Miller writes: “You can “[go] down to the demonstration” and vent your frustration, but you must understand that there’s no such thing as a perfect society — there are merely decent and free ones." Well, this choice makes sense: Republicans say they want smaller government but then Bush took the United States to war and into deficit. Sing with me, “You can’t always get what you want…”
38. “I Can’t Drive 55,” by Sammy Hagar
Miller writes: “A rocker’s objection to the nanny state." This is too funny. I don’t even need to show how stupid this choice is. Or do I? This would imply that the conservatives are in favor of speeding and driving recklessly.
43. “Wonderful,” by Everclear
A child’s take on divorce: “I don’t wanna hear you say / That I will understand someday / No, no, no, no / I don’t wanna hear you say / You both have grown in a different way / No, no, no, no / I don’t wanna meet your friends / And I don’t wanna start over again / I just want my life to be the same / Just like it used to be.”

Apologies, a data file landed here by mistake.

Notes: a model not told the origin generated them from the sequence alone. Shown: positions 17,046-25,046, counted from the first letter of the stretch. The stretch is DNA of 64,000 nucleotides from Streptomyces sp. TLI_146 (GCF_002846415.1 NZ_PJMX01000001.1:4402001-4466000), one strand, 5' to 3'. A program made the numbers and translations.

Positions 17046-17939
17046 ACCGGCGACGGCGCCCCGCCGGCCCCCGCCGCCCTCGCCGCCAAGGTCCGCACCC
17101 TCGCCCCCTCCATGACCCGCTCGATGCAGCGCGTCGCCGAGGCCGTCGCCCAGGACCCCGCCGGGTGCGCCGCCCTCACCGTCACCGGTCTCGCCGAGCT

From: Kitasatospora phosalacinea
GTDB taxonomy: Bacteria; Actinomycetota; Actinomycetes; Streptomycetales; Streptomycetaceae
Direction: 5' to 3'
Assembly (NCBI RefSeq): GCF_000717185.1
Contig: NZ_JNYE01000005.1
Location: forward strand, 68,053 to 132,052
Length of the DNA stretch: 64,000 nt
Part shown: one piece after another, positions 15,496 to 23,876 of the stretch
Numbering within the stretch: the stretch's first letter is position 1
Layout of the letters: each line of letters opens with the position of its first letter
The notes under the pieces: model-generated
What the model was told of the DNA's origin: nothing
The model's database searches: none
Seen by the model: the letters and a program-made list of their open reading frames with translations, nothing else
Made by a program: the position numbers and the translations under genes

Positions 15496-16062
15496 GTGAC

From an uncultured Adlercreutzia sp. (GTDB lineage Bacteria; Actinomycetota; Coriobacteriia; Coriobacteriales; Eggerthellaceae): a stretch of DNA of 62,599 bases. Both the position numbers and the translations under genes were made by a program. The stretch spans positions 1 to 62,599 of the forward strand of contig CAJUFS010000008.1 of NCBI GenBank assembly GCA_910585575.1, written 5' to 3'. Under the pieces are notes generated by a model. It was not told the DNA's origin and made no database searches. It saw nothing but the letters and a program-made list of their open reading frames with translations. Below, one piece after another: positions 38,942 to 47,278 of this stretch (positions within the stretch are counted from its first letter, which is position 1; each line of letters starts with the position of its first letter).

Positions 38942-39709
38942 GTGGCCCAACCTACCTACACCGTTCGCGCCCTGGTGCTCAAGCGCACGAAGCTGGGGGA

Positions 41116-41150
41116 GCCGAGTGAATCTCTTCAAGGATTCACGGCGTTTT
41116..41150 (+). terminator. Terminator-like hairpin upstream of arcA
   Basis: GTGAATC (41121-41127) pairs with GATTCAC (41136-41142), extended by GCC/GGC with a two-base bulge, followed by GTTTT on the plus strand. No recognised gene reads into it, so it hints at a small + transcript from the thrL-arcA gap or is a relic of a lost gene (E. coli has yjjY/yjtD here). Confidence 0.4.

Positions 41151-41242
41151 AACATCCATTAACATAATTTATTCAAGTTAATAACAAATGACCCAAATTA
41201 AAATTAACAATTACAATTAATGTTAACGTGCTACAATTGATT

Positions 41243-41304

Again, this suggests that liberals are, what, soft on divorce? Liberals are pro-dysfunctional family? Am I also to believe there are no conservative dysfunctional families that are not divorced?
My responses to some of his other 50 songs:
“Alive,” by P.O.D.
Miller writes: “An expression of Christian faith by a super-hip band.” I guess only conservatives are Christians. That's news to non-conservative Christians.
“Back in the U.S.A.,” by Chuck Berry
Miller writes: "A patriotic rock song: “Did I miss the skyscrapers, did I miss the long freeway? / From the coast of California to the shores of Delaware Bay / You can bet your life I did, till I got back to the U.S.A." This is getting tiresome. On every issue Miller seems to have decided that conservatives are morally superior and therefore a song about missing the United States, i.e. patriotism, must be conservative.
“Date Rape,” by Sublime